People & Places

The first 60 days: A photographic journal of a city in quarantine

First, the streets got quiet. With offices and schools closed and everyone urged to stay home to reduce community transmission of COVID-19, downtown Ottawa emptied of its usual activity.

A member of the media at the corner of O’Connor and Wellington streets gathers footage on March 22 for coverage of the federal government’s action plan for containing COVID-19. Photo by Tobin Grimshaw

Caution tape, normally associated with criminal activity or disaster, roped off any opportunities for human interaction or play.

Left: By March 19, OC Transpo had cordoned off the front of its buses to protect against transmission. Right: Ginny Grimshaw watches as Prime Minister Justin Trudeau conducts his March 18 briefing. Photos by Tobin Grimshaw

We got pets, cheered on frontline workers, and began to cherish outdoor time.

Every trip outside brought relief and tension as residents welcomed the fresh air and navigated the pandemic. Photos by Tobin Grimshaw

 

 

We saw different styles of protective gear, a new appreciation for pets, and a pent-up desire to be outside. Photos by Tobin Grimshaw

On those rare occasions when we met face to face, new ways of socializing emerged — a safe distance now the respectful, and responsible, direction on which to err.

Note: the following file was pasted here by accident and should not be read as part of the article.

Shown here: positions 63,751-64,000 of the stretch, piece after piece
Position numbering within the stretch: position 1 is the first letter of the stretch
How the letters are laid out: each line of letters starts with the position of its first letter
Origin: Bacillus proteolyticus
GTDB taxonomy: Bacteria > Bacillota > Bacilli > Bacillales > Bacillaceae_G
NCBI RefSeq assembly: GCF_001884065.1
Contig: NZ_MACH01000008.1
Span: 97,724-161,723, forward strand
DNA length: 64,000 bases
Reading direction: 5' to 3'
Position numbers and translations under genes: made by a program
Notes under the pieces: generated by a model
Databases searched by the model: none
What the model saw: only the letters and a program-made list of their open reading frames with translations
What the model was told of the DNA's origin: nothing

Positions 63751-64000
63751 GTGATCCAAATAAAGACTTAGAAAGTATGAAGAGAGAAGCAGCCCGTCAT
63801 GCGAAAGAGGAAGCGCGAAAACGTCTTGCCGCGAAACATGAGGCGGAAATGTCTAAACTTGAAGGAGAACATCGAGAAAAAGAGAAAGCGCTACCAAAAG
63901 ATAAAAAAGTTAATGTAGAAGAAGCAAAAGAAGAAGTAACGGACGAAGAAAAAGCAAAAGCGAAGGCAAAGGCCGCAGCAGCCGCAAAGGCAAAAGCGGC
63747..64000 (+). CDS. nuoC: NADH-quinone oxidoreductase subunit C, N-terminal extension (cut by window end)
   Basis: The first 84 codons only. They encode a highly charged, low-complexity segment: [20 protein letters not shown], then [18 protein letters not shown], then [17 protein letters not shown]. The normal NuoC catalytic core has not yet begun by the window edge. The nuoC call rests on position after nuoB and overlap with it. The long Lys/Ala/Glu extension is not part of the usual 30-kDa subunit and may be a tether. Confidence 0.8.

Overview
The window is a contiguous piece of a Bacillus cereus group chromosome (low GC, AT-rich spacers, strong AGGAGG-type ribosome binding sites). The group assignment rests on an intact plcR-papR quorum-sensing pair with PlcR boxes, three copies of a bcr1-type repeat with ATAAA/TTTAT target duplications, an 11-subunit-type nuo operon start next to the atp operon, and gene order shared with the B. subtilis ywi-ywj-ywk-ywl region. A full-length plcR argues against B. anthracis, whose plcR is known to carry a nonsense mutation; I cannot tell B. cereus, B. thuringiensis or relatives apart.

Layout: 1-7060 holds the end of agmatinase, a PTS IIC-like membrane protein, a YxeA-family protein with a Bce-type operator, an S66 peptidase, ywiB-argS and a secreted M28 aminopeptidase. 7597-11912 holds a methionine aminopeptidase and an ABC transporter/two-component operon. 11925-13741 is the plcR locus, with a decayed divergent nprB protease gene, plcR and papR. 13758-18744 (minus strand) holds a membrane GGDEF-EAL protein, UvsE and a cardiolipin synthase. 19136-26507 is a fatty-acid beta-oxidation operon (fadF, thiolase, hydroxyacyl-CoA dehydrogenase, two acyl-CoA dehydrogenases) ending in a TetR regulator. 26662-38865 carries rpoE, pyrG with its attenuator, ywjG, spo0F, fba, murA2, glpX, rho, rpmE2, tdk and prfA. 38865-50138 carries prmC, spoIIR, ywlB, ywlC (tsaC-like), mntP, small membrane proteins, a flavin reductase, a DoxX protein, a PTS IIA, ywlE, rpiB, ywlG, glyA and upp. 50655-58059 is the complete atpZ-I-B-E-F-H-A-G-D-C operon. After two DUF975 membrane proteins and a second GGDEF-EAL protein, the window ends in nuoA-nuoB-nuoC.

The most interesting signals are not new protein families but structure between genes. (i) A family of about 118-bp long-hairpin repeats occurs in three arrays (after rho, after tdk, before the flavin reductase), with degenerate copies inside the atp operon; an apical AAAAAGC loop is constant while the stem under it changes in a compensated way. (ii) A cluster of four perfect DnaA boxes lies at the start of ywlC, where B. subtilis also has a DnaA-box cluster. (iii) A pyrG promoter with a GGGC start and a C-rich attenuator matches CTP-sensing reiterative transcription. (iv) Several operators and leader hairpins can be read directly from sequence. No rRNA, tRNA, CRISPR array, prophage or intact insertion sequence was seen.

Friends gather outside their home on O’Connor Street while maintaining physical distance on Wednesday, April 1. Photo by Tobin Grimshaw

Long lineups, vacant LRT seats, and face shields at cash register counters marked our city with the stamp of COVID-19 and with it the unanswered question: when will things get back to normal?

Left: Pimisi station is abnormally quiet on April 10 as most city residents work from home. Right: A Plexiglas shield prevents transmission of the virus at a Quickie convenience store. By late March, a new respect for frontline workers had emerged and businesses we’re taking new measures to protect their staff. Photos by Tobin Grimshaw

As spring blossomed, we went outside to play, connecting with one another while keeping the space between us.

Left: Two girls wear protective masks on Tuesday, May 19. Right: While LCBO stores were allowed to remain open, rigorous sanitizing and limited capacity meant long lineups at Lansdowne Park. Photos by Tobin Grimshaw
Left: People are seen enjoying the Tulip Festival on Sunday, May 17. Right: Niamh Taylor dances in the street on Monday, May 18, two days after Ontario entered Stage 1 of reopening and easing regulations. Photos by Tobin Grimshaw
People take to the streets in the Glebe on Saturday, May 16 — the day that Ontario reopened private parks and campgrounds for day use. Photo by Tobin Grimshaw